THE good news is that the vast majority of bosses are either upbeat or neutral over staff numbers, but the bad news is that Singapore has the region's highest levels of employee burnout.

The findings come from a quarterly report on employment trends released yesterday by global recruitment firm Hudson.

For the report, a total of 426 Singapore employers were surveyed in August on their views for the October-December period.

An overwhelming 93.2 per cent of the employers surveyed said they would increase or maintain headcount for the rest of the year.

Some 35.9 per cent plan to add to headcount, while 57.3 per cent will maintain staffing. Only 6.8 per cent plan to make cuts.

Hudson noted: "The findings reflect the measured optimism characterising the Singapore economy, which has remained relatively stable, enjoys low unemployment and benefits from sustained job creation initiatives."

The most bullish sector was health care and life sciences, with 56.7 per cent of firms planning to hire more staff this quarter.

The consumer segment was similarly upbeat, with 53.7 per cent of employers expecting to hire staff over the next three months.

Information technology and telecommunication enterprises were among the most likely to lower headcount, with 16.7 per cent of employers indicating that jobs could go.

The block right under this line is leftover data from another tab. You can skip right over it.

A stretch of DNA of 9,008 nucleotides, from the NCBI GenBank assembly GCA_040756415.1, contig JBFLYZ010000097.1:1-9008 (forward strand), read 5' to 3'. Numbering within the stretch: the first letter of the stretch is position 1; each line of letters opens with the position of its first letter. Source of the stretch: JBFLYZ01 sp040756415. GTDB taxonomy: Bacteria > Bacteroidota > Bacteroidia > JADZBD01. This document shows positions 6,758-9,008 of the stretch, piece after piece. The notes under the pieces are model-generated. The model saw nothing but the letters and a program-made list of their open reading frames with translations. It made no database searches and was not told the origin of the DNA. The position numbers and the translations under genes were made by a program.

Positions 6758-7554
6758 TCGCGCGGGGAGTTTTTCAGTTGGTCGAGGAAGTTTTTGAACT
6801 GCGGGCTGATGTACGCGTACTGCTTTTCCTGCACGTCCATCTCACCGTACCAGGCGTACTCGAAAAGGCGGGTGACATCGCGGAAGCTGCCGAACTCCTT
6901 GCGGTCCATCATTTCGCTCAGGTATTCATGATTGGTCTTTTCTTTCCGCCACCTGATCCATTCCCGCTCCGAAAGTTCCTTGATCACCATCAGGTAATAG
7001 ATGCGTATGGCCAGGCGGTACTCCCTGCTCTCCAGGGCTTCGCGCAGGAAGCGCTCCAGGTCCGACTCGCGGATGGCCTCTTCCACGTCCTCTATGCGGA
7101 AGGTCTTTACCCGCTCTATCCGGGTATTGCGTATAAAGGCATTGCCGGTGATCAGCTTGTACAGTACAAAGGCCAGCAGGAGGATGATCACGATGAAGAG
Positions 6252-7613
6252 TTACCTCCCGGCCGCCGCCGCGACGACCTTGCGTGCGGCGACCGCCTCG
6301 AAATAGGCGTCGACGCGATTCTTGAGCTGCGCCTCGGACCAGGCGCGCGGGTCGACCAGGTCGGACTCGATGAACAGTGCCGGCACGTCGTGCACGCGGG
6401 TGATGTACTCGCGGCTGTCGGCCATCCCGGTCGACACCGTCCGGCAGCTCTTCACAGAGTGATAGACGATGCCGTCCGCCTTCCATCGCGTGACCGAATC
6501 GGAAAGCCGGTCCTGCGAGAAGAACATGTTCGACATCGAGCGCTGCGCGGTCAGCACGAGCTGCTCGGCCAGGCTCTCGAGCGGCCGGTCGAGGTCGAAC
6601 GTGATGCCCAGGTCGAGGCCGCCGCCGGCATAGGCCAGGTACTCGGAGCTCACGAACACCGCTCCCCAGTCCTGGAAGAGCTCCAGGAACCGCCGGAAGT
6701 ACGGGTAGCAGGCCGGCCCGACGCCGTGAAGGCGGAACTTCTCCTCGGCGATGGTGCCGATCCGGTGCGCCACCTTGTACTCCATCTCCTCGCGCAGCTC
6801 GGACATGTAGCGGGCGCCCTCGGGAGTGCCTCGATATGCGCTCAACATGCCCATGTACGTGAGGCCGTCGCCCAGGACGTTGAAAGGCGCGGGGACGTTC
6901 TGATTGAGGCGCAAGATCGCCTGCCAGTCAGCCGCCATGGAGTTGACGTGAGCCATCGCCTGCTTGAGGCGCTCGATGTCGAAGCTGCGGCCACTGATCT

Cuts also loom elsewhere, with 7.5 per cent of bosses in manufacturing and industry indicating they plan to reduce staff, while 7.4 per cent of firms in banking and financial services say the same.

SIM University's School of Business senior lecturer Wilson Wong said: "Singapore's employment market could worsen if the global macroeconomic situation deteriorates... manufacturing would bear the brunt of this downturn."

The survey also noted that workloads have increased, with staff here indicating that they are the worst-off of all Asia-Pacific markets studied, said Hudson. It found that 60.8 per cent of employees here said the demands have increased over the past year, and 45.5 per cent now work 51 hours a week or more.

That seems to be behind another stark finding: 32.6 per cent of Singapore workers surveyed say they have experienced burnout - the highest in the region.

Hudson Singapore executive general manager Andrew Tomich noted that all employers need to be aware that there is a great deal they can do to prevent burnout.

"They need to provide greater clarity around roles and delivery expectations, improve alignment of employee skill sets and job requirements, and hire contractors to support employees at risk of burn-out."

Mr Wong added: "It's about time that employers realise that longer working hours do not necessarily translate into greater productivity.

"For instance, France with its 35-hour work week has, ironically, one of the highest productivity rates in the industrialised world."